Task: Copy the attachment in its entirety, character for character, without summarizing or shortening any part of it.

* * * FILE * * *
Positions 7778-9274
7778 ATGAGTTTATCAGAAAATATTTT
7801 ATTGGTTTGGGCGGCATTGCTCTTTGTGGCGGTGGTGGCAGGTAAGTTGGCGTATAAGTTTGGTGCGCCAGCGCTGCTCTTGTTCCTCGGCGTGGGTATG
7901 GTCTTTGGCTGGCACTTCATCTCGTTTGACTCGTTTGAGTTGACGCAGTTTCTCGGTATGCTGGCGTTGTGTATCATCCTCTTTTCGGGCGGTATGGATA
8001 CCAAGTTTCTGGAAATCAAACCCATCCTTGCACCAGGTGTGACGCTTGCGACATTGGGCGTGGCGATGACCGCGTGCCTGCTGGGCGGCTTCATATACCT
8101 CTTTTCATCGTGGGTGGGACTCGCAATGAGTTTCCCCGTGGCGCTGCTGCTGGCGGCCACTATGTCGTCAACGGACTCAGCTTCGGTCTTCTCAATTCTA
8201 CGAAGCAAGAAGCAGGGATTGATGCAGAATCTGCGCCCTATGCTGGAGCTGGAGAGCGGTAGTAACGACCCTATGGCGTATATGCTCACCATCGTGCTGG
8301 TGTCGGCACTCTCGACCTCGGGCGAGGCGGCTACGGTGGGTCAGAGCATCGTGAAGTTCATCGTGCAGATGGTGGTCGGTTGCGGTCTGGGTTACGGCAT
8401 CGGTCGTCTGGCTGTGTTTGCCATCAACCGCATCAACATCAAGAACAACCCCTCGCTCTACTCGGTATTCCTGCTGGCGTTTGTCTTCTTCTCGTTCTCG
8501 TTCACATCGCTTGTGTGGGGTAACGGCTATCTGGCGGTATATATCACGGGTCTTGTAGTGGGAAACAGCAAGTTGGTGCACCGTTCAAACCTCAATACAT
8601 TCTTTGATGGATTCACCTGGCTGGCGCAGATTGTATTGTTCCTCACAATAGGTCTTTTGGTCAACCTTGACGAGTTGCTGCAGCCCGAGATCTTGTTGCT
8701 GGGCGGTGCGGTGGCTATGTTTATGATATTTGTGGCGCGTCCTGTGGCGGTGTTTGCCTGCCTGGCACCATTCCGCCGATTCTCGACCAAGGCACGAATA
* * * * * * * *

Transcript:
Positions 7778-9274
7778 ATGAGTTTATCAGAAAATATTTT
7801 ATTGGTTTGGGCGGCATTGCTCTTTGTGGCGGTGGTGGCAGGTAAGTTGGCGTATAAGTTTGGTGCGCCAGCGCTGCTCTTGTTCCTCGGCGTGGGTATG
7901 GTCTTTGGCTGGCACTTCATCTCGTTTGACTCGTTTGAGTTGACGCAGTTTCTCGGTATGCTGGCGTTGTGTATCATCCTCTTTTCGGGCGGTATGGATA
8001 CCAAGTTTCTGGAAATCAAACCCATCCTTGCACCAGGTGTGACGCTTGCGACATTGGGCGTGGCGATGACCGCGTGCCTGCTGGGCGGCTTCATATACCT
8101 CTTTTCATCGTGGGTGGGACTCGCAATGAGTTTCCCCGTGGCGCTGCTGCTGGCGGCCACTATGTCGTCAACGGACTCAGCTTCGGTCTTCTCAATTCTA
8201 CGAAGCAAGAAGCAGGGATTGATGCAGAATCTGCGCCCTATGCTGGAGCTGGAGAGCGGTAGTAACGACCCTATGGCGTATATGCTCACCATCGTGCTGG
8301 TGTCGGCACTCTCGACCTCGGGCGAGGCGGCTACGGTGGGTCAGAGCATCGTGAAGTTCATCGTGCAGATGGTGGTCGGTTGCGGTCTGGGTTACGGCAT
8401 CGGTCGTCTGGCTGTGTTTGCCATCAACCGCATCAACATCAAGAACAACCCCTCGCTCTACTCGGTATTCCTGCTGGCGTTTGTCTTCTTCTCGTTCTCG
8501 TTCACATCGCTTGTGTGGGGTAACGGCTATCTGGCGGTATATATCACGGGTCTTGTAGTGGGAAACAGCAAGTTGGTGCACCGTTCAAACCTCAATACAT
8601 TCTTTGATGGATTCACCTGGCTGGCGCAGATTGTATTGTTCCTCACAATAGGTCTTTTGGTCAACCTTGACGAGTTGCTGCAGCCCGAGATCTTGTTGCT
8701 GGGCGGTGCGGTGGCTATGTTTATGATATTTGTGGCGCGTCCTGTGGCGGTGTTTGCCTGCCTGGCACCATTCCGCCGATTCTCGACCAAGGCACGAATA